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Thursday, 10 May 2012

A Few Things Before I Go

I apologise for the lack of blog posts these past few days.  I have been busy with a number of things, and I'm leaving on a short trip out of the country, so there won't be much for the next few days either.  Sorry!  Daily service will resume next Tuesday or Wednesday, depending on jet lag and motivation.  I dislike flying, by the way.

Tonight is the plain packs debate in Bristol. I hope someone records it.

Part 2 of my Taxes post will be forthcoming, I promise, and there is still time to comment on part 1.  Some very interesting comments so far, many of which echo my sentiments.  For those who have taken a few moments to comment, thank you very much.

School lunches somewhere in Scotland are particularly dreadful.  They are probably dreadful everywhere, but the blog has suddenly gone viral - I even re-tweeted it myself a few nights ago. Cannot help but feel bad for the young woman who isn't getting enough to eat at school -- does three thin slices of cucumber count as a vegetable serving? It probably uses more calories to chew them than what you'd get from them.   The Mash has a funny take on it as well. 

Where I live, it has rained every day except one for the last month. Every day of mizzle, drizzle, or heavy rain is getting very old indeed. This is doing nothing for my love of stargazing. Couldn't even see the moon a few nights back. Haven't seen any stars in so long that I suspect they don't exist any more.  All of this rain has also been wreaking havoc on my internet connection, and as I write this it's not working -- wait, no it's back ... no, gone again. Back again. Ugh, gone once more. Grr. The cats are not best pleased with the weather either, and inside their furry little heads they think the rain is all my fault, judging by their attitudes.  If you're wondering, cats can whinge, whine, and moan like little children when they want to, and this revelation is quite frightening to me.  Can I have just one week of sunshine, please?  Please?

So, anyway, I've spent quite a bit of time that past couple of days trying to determine how the figure "340,000 UK children aged 11-15 'try smoking'" was derived back in 2009 or earlier, and I cannot find anything but a DHS document that makes an uncited passing mention of it on pg 18, para 54.   This is the document that tobacco control cites as if it were a fact, and yet the document doesn't explain how it came to that figure, it just says it once in passing.  I'm thinking it might be an invented stat, or possibly it's derived from another study mentioned in para 47, the "Smoking, drinking and drug use amongst young people in England, 2006" but the figures don't really add up, although maths and statistics is hardly my forte. 340,000 is roughly 9 to 11% of kids in secondary school (base 3 million pupils), and the vast majority are 15-year-olds with a few 16-year-olds sprinkled in for good measure it seems, all of which might agree with the summary of the 2006 study.  Maybe. If anyone knows how this figure came to be the de facto standard for tobacco control and its origins, can you let me know in the comments?  I would really appreciate it.  Seriously, I have searched high and low and have come up with nothing but these two things to support that figure but it is possible I have missed it.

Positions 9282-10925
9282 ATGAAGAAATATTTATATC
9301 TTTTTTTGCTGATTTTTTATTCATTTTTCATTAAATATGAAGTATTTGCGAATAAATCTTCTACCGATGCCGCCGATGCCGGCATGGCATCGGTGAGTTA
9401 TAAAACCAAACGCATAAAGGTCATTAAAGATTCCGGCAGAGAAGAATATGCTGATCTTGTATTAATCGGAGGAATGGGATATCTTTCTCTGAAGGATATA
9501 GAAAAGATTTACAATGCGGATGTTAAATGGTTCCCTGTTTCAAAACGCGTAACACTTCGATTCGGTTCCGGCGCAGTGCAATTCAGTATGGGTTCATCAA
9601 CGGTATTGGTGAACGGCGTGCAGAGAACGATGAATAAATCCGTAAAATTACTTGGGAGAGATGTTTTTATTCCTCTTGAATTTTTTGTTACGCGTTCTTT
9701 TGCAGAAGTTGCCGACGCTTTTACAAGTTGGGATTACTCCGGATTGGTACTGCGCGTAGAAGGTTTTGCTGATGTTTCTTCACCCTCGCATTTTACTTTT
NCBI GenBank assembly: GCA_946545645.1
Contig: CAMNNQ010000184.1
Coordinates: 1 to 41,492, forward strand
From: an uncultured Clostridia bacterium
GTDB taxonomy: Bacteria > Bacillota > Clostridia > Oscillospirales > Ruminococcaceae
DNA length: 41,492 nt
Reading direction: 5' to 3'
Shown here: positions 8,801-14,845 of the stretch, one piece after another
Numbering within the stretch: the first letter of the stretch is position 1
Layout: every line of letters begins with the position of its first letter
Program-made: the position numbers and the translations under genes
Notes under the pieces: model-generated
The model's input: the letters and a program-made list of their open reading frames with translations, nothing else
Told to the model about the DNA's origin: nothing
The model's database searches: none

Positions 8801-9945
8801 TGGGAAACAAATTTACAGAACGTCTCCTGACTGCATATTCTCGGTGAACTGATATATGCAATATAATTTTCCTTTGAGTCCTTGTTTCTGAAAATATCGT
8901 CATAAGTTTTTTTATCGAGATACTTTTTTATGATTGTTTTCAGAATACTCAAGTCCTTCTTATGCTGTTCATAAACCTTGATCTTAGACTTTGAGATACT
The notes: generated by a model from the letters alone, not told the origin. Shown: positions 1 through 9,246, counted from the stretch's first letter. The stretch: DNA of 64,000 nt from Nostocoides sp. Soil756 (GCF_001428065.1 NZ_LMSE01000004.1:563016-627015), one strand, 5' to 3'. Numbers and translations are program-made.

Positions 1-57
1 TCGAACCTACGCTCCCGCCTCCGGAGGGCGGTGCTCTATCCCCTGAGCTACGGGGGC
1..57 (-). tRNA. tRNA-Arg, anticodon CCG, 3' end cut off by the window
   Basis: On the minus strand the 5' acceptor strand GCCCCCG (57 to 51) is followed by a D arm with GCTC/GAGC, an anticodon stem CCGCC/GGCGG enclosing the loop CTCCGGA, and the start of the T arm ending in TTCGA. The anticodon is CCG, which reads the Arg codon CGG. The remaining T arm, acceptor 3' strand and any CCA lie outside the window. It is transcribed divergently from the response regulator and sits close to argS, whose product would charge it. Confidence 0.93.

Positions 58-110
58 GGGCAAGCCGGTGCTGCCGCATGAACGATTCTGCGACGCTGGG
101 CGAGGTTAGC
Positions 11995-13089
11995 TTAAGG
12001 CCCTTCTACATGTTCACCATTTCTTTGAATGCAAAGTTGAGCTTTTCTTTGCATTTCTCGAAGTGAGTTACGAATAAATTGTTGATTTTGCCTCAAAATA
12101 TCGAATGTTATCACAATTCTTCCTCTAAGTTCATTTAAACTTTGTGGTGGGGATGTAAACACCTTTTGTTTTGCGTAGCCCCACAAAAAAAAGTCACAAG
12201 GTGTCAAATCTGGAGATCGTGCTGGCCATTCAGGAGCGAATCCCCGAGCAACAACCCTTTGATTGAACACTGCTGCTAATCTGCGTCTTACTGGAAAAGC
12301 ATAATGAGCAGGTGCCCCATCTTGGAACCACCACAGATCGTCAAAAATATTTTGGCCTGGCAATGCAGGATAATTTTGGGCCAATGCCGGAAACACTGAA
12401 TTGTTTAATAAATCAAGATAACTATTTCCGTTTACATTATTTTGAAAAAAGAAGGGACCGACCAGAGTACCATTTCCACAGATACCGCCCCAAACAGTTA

And the reason I'm so focused on that figure is because of how it's currently being used to support the plain packs argument.  I've seen endless variations of "estimated that kids try smoking" or "tempted to try smoking" or "addicted to smoking."  It looks like nothing more than propaganda.  "Try smoking" means nothing statistically. Kids try and abandon new things every day -- having once tried something does not mean you will ever try it again.  "Start smoking" means a little more, but then this is itself diluted by the means in which they categorise kids smoking. And when you look at how the data is derived for the smoking studies, you will see it all about semantics -- that a "regular smoker" has a "puff" on at least one cigarette per week, whereas they group "occasional smokers" as anyone who said they did not smoke but might have ever tried a cigarette, particularly within the previous 7 days of the survey.   I'll write more on this later, and my own research as well as the government's indicates that it is definitely NOT tobacco cigarettes that the vast majority of kids are smoking. Cigarettes are not cool with most kids, and I'm OK with that. Really.

Frank Davis has already done some maths on this subject in respect of Lansley's comments re 300,000 kids and what that really means, if you're interested.